The Times West Virginian

Bob Herzel

April 28, 2014

HERTZEL COLUMN- Vance, Johnson sparking WVU’s winning streak

MORGANTOWN — It is fair to say that less than two weeks ago — on April 15, the day our income taxes came due — the Big 12 baseball world had not heard of either pitcher Ross Vance or outfielder Brad Johnson, a pair of players who had spent the first half of this baseball season buried on the West Virginia bench.

Vance had had a few chances to pitch out of the bullpen without anything resembling success, and Johnson had battled a minor wrist problem and a major lineup problem, being hidden far down the depth chart at third base.

So, you could say that the seven-game losing streak the Mountaineers found themselves in was in no way their fault, but what you couldn’t predict was that they would be the two people most responsible for turning that losing streak into what now is a six-game winning streak.

On a cold, snowy, dreadful afternoon when WVU coach Randy Mazey was in dire need of a mid-week pitcher to face Ohio State, Vance took the ball and stunned everyone with a magnificent 4-1 complete game victory that included 14 strikeouts.

On that day Johnson found himself penciled into the lineup — in right field, of all places, a position he had never played until the previous day. He did not get a hit in that game, sat out the next game and then, beginning with a loss to Oklahoma, went on a tear that has made him the most feared hitter in the conference.

Johnson has hit in seven straight games, collecting 13 hits in 25 at-bats, a .520 average, while driving in 13 runs, which is almost two per game.

Those two players combined on Sunday to complete a sweep of Kansas State, Vance winning his third in a row by pitching seven innings, allowing one run on five hits and striking out seven without a walk while Johnson singled and tripled to drive in the game’s first, second and third runs, which would be all WVU would need.

How did this happen, two players coming out of nowhere to completely alter the complexion of a season that was slipping away from WVU?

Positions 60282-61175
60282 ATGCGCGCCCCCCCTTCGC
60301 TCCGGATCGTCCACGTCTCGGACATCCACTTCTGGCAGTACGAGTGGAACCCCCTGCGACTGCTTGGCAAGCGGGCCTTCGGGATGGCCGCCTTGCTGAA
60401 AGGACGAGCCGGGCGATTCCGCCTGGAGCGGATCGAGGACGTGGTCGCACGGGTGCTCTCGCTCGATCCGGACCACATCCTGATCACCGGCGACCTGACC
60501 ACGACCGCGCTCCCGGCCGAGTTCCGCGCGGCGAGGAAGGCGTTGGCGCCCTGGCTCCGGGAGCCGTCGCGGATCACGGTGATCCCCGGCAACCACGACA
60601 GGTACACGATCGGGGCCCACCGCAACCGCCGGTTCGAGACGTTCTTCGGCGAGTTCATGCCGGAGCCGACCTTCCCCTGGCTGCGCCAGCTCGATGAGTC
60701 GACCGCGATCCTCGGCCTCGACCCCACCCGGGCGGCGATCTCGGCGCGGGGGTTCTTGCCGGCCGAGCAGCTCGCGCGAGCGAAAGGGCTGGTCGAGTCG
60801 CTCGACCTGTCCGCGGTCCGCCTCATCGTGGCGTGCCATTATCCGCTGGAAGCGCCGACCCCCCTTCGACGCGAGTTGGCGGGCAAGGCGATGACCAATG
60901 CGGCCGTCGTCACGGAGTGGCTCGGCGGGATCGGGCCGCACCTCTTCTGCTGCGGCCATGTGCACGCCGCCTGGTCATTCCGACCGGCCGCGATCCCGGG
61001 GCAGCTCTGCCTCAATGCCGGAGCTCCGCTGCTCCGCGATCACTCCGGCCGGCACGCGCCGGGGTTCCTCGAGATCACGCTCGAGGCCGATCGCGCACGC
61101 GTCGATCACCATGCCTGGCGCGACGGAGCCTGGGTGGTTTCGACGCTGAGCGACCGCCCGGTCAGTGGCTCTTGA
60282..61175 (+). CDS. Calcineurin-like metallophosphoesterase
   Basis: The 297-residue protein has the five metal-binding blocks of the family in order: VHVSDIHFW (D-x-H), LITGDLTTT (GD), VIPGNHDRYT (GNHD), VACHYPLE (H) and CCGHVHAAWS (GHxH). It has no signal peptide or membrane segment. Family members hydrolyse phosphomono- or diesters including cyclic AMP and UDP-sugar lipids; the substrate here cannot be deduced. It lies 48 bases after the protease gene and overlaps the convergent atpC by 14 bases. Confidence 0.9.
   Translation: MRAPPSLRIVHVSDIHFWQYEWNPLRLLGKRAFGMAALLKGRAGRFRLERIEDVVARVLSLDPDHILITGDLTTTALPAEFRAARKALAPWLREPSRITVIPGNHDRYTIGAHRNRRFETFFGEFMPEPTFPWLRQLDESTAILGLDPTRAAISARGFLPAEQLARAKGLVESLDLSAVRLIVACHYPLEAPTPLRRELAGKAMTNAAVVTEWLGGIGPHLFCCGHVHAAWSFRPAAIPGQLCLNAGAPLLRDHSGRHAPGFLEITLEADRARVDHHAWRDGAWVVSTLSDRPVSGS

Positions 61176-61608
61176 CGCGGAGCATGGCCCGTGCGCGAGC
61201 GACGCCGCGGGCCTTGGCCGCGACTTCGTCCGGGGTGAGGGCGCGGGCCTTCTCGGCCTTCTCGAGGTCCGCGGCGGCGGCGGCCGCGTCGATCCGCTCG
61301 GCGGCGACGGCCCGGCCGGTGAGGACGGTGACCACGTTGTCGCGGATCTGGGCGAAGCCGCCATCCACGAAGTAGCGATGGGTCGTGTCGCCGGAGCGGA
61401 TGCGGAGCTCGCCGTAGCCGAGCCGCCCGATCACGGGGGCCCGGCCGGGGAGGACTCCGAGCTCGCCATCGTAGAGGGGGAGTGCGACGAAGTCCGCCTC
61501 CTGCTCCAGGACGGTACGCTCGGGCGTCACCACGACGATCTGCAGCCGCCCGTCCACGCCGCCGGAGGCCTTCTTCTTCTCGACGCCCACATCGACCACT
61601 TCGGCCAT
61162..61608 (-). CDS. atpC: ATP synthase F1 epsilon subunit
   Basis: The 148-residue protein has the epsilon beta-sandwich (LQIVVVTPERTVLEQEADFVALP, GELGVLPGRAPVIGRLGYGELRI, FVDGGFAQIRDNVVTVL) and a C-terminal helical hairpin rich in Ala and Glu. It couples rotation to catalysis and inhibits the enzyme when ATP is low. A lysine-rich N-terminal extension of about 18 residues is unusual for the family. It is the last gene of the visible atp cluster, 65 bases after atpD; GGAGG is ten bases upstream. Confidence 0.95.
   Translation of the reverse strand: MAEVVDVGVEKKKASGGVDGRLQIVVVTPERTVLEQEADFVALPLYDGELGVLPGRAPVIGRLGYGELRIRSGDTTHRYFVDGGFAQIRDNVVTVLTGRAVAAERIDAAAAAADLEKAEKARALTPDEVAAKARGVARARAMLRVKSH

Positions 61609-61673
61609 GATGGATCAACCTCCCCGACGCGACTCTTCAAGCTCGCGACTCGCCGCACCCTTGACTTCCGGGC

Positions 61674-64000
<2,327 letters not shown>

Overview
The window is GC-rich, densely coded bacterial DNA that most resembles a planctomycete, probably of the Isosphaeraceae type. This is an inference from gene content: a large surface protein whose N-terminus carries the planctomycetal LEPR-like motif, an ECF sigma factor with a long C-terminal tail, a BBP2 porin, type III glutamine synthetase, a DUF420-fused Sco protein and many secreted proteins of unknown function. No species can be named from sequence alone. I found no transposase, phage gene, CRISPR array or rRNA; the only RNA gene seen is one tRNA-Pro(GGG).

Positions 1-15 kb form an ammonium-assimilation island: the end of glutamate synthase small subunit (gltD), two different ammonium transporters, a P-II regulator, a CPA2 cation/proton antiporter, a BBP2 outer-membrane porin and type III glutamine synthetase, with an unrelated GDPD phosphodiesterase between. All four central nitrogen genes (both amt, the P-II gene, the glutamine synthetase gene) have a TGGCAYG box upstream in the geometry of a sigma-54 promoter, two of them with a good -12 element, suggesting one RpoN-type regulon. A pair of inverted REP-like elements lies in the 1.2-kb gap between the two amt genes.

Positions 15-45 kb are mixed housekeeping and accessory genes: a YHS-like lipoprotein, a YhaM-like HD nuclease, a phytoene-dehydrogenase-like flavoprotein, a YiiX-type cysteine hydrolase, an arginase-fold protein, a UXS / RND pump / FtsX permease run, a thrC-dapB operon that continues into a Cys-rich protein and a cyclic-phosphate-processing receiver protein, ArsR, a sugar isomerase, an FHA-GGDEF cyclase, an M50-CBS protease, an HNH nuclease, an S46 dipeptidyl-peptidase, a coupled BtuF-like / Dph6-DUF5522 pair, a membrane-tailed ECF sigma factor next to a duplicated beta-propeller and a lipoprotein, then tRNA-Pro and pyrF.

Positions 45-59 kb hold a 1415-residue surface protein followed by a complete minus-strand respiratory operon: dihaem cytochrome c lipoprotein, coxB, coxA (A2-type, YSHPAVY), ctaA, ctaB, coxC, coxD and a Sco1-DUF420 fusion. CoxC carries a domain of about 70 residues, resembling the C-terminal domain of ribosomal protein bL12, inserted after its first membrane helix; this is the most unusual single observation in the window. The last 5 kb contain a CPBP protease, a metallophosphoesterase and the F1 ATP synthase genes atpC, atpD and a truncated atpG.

Mazey first addressed Vance and how he could have been lost in the shuffle.

“He’s that guy that on the scouting report it says he really doesn’t have anything to get you out but he keeps getting you out,” Mazey said. “Hitters walk back to the dugout, and they are talking to each other and are frustrated, the hitting coach is having meetings about how to hit this guy and everyone gets frustrated.

“That’s kind of how he pitches. He frustrates you.”

And that thoroughly sums it up. Vance has a funky delivery, a left-hander with a high leg kick, his right knee inside his right elbow at the top of the delivery. Like so many left-handers, he throws nothing straight and keeps everyone off balance … and loves doing it.

“I love it,” he said. “I know they come out there and see a little guy coming to the mound and say ‘Let’s rake today.’ I know every time that happens they get frustrated. It’s frustrating being put out by someone who doesn’t throw very hard, doesn’t seem to have a lot.”

He doesn’t hide his enjoyment, either.

“He’s an interesting character, that guy,” said reliever Sean Carley, who finished this victory off with four strikeouts in two innings. “He keeps it light in the dugout. There’s some guys who when they are pitching go sit in their corner and don’t talk to anyone. He’s pretty lively. He’s all smiles coming off the mound.

“He’s just having fun. It’s good for us. It reminds us it’s a game. Don’t take it too seriously because you never know when the game is going to be taken from you.”

And it started with that Ohio State game, a crucial game for the team and for Vance’s career as a Mountaineer pitcher, played in the worst weather conditions you could imagine.

“When he got that start against Ohio State, we’ve lost seven in a row, it’s snowing and no one wants to be out there. He’s all smiles out there throwing in the snow. He winds up going nine for us,” Carley said. “He kept it light. He’s been a huge factor for us in getting back.”

Johnson’s situation was different. Justin Fox was the third baseman to start the year and had not made an error. However, an injury took him down and Michael Constantini was moved in at third, but WVU was not producing anything offensively.

“When we needed an offensive spark, we decided we had to get all our best hitters in the lineup at the same time,” Mazey explained. With third base taken, they opted to put him into right field.

“He’s never really played there before but he’s doing fine. We worked really hard over the past couple of weeks to get him as many fly balls out there that we can.”

Sitting around awaiting a chance was difficult for Johnson.

“It was tough seeing other guys on the field and not being able to participate, but this is the most important part of the year, so it’s great to contribute in such a big way,” he said.

Now, as the season roars toward a conclusion, the starting rotation is set and the lineup is clicking from top to bottom, and it’s all due to a pair of players who almost were lost in the shuffle.

Follow Bob Hertzel on Twitter @bhertzel

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